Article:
At this month’s Writers’ Coffeehouse, Jonathan Maberry advised me that The Faith Machine is a thriller because:

  • The protagonists are spies
  • It hits on the Stargate Project in its backstory.
  • The fate of the world is at stake
  • At 98,000 it has the right word count
  • Thrillers typically command larger advances

Okay, sold.

I called it science fiction, because I figured that readers of science fiction reader would be more forgiving of the spy stuff, than the thriller reader would be of E.S.P. But Maberry’s own Joe Ledger novels fly in the face of that assumption. They’re science fiction, sometimes they’re even fantasy, but they’re marketed as thrillers, and that’s working out pretty well for Jonathan.

These labels, man, I don’t dig them. I understand that marketing needs them to communicate to the audience, but if a book is shoved in the wrong genre that’s sales death. Part of me blames Picking Up the Ghost’s poor sales on its miscategorization (long story). Many writers get pigeon holed by their genre, or they used to. Those walls are breaking down, and cross-genre is increasingly acceptable. But they’ll still slap one of the accepted one or two word labels on the spine.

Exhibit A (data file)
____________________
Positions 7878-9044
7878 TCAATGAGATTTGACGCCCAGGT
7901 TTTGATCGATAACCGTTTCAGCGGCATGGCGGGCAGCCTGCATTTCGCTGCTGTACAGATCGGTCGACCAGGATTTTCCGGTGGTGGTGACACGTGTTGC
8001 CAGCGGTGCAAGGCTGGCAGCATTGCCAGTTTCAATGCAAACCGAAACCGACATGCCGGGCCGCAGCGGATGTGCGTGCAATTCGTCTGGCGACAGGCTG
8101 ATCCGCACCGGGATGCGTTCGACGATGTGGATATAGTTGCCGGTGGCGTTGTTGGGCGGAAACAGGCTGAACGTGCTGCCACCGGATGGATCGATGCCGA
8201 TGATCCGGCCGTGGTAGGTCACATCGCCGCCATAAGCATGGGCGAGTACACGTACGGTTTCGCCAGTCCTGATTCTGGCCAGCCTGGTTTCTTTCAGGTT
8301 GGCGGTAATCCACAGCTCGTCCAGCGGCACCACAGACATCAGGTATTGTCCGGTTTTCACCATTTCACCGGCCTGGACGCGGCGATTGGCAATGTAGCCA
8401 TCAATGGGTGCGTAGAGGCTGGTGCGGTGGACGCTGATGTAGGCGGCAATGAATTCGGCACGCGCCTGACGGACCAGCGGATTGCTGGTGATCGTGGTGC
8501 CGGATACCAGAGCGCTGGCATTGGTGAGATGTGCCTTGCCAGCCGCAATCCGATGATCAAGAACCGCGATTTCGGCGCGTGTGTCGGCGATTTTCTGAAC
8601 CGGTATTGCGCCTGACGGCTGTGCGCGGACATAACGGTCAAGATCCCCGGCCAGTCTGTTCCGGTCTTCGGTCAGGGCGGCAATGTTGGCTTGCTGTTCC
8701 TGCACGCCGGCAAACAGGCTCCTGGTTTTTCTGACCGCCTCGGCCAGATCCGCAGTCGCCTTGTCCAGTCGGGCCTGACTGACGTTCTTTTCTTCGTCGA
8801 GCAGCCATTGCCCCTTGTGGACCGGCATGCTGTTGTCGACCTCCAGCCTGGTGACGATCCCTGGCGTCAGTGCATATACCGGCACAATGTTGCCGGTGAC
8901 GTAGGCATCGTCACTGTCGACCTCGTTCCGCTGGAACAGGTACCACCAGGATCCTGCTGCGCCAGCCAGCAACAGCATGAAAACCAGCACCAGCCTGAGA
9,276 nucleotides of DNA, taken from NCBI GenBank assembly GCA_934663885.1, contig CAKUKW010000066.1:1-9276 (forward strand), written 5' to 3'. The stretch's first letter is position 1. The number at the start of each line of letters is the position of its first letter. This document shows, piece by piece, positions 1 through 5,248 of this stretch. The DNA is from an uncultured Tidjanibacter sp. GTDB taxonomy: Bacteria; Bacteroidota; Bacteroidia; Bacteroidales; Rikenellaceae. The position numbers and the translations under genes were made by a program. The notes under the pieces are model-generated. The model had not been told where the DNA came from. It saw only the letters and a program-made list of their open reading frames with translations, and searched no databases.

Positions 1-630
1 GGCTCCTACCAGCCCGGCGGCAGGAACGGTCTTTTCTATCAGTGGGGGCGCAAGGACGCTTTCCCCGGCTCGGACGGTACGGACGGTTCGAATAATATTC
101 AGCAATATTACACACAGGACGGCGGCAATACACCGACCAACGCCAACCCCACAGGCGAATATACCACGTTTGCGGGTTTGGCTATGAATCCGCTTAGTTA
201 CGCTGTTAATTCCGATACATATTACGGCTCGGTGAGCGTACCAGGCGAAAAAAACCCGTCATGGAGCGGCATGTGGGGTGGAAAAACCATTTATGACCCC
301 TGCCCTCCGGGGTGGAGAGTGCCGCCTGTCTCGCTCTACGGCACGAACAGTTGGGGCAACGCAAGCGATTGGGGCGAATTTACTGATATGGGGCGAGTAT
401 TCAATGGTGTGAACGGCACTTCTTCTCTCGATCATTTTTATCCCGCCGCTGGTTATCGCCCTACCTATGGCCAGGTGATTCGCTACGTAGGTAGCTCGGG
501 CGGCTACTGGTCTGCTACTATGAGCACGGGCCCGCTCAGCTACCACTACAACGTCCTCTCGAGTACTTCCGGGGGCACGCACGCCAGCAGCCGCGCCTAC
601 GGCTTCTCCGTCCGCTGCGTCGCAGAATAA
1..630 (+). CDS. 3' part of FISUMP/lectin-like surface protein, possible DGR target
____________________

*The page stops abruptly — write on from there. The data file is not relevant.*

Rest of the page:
It’s easy enough to search/replace “science fiction” with “thriller” in my query letter. It’s difficult to stop thinking about the ten agent queries I sent out last week.

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